Oh, yes.  I think people increasingly recognised that the thing that would improve the outcome was for their control to be as good as it could be, and also, preferably, that we got their control excellent before they even conceived.  It was a dream that you would have it excellent before they conceived, but we tried.  The thing, of course, which then made it easier to get nearer to that was when it became possible for people to test their own blood sugar, because that way, then, they could aim for better control; we knew what was happening.  And also, with the measurement of the haemoglobin A1s, that you could know what it had been like over a period of time, rather than just a spot: "right, they‘re at the clinic today, and their blood sugar is such and such".  And we were able to aim for tighter control.  Because, in the old days, before people could measure their own blood glucose - when you were treating them on urine sugars, or that‘s what they could only use themselves - then they had no way of knowing that they were... the difference between what we would call "as near normal as possible", without being hypo.  Whereas, with measurement of blood glucose, then at least you could get closer to ideal control, without pushing people into hypos all the time, which is obviously not desirable either.  So, I think that the modern technology made it easier to aim for tighter control.  It didn‘t necessarily meant it happened, and especially in the teenagers.  I mean, they weren‘t very good at control at the best of times, but they did try.  But quite often, they might be pregnant before they even thought about it, so it was never going to be a perfect situation.  But pregnancy was a great motivator to them, as well as to me, and sometimes you could really establish a good relationship with a rather wayward diabetic pregnant youngster.  And sometimes, it actually carried on after they were pregnant, that they suddenly realised that looking after their diabetes properly, and being better controlled, was worthwhile.  And it was a very good way of forming a relationship with the diabetic, because they were just so much more motivated when there was something else involved than just themselves.  And I think it was really a part of my work that I found the most satisfying.  But even in the non-pregnant situation, you could aim for much better control, once diabetics could measure their own blood sugars.  They vary about how well they did it, but it was certainly a big help.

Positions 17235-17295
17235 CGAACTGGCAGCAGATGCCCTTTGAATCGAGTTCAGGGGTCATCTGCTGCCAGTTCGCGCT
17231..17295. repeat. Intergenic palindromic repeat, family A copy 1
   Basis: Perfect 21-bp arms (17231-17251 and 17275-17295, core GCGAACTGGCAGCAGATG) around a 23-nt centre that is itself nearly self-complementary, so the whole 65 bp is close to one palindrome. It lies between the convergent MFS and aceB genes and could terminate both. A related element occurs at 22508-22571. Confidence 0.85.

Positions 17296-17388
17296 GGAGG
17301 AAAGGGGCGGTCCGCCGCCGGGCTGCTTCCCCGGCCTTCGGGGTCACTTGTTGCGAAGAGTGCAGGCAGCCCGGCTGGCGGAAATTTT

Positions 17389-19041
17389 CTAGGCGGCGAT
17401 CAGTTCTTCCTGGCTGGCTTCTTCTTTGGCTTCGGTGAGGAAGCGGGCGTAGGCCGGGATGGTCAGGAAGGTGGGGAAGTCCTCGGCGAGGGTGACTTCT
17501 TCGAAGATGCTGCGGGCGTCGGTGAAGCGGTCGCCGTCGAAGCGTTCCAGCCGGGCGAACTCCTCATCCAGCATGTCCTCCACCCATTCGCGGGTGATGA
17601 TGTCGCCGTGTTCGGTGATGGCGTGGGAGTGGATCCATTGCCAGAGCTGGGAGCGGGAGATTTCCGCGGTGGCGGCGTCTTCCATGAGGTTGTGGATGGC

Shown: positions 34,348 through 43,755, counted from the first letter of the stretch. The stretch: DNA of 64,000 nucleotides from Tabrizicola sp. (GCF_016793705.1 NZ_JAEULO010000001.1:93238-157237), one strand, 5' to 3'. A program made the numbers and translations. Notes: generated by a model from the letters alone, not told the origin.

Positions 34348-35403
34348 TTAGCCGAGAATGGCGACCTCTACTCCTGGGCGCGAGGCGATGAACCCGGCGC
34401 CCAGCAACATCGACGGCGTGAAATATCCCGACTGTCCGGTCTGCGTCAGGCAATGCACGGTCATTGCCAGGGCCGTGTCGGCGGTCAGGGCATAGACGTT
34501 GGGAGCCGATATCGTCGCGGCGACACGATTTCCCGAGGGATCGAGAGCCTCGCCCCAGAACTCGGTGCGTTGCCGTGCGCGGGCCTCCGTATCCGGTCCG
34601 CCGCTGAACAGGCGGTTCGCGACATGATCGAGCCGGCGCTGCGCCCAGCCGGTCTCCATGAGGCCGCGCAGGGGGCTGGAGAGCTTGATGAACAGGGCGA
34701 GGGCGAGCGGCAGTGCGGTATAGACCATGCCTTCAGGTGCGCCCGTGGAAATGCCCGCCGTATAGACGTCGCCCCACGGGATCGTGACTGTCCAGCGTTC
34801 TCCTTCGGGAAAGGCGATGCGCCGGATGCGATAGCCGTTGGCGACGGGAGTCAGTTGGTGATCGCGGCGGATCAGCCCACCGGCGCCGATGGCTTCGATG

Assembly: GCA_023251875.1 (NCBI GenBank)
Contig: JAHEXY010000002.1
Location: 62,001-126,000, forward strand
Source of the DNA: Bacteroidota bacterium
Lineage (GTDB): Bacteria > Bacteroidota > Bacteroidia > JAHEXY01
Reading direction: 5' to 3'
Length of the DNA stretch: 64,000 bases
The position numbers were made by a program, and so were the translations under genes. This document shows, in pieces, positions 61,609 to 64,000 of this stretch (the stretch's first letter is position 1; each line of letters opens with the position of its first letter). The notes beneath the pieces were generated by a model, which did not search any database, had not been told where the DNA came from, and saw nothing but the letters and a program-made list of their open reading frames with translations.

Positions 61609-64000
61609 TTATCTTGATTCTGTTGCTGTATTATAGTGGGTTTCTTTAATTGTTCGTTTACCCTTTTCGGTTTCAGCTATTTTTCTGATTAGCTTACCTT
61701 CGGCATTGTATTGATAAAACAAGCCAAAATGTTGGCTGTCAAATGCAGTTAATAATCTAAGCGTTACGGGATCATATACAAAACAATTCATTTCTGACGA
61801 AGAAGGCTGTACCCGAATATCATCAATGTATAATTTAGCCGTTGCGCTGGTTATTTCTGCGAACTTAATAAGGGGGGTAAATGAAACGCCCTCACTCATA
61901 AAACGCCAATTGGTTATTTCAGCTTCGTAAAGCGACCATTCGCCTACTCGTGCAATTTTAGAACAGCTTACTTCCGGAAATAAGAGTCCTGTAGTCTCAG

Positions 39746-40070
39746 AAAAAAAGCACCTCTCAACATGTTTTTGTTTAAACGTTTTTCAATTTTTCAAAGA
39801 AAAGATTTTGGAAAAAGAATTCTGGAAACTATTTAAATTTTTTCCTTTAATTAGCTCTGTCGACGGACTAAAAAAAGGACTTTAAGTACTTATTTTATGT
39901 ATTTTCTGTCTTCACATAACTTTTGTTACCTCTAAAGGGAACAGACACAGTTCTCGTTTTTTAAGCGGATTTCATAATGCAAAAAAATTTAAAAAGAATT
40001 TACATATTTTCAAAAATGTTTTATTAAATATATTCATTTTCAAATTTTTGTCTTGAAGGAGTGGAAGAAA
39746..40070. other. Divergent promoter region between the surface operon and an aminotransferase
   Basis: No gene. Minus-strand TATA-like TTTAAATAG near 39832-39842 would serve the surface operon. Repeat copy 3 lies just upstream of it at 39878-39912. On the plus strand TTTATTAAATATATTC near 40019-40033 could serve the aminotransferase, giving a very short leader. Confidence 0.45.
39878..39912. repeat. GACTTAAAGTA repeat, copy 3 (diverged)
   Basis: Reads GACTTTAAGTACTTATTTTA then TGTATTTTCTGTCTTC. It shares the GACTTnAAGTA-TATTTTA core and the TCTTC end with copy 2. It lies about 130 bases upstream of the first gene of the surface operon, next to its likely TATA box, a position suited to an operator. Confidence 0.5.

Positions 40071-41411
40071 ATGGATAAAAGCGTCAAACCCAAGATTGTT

(12)  In general, how much did people do what you suggested they did?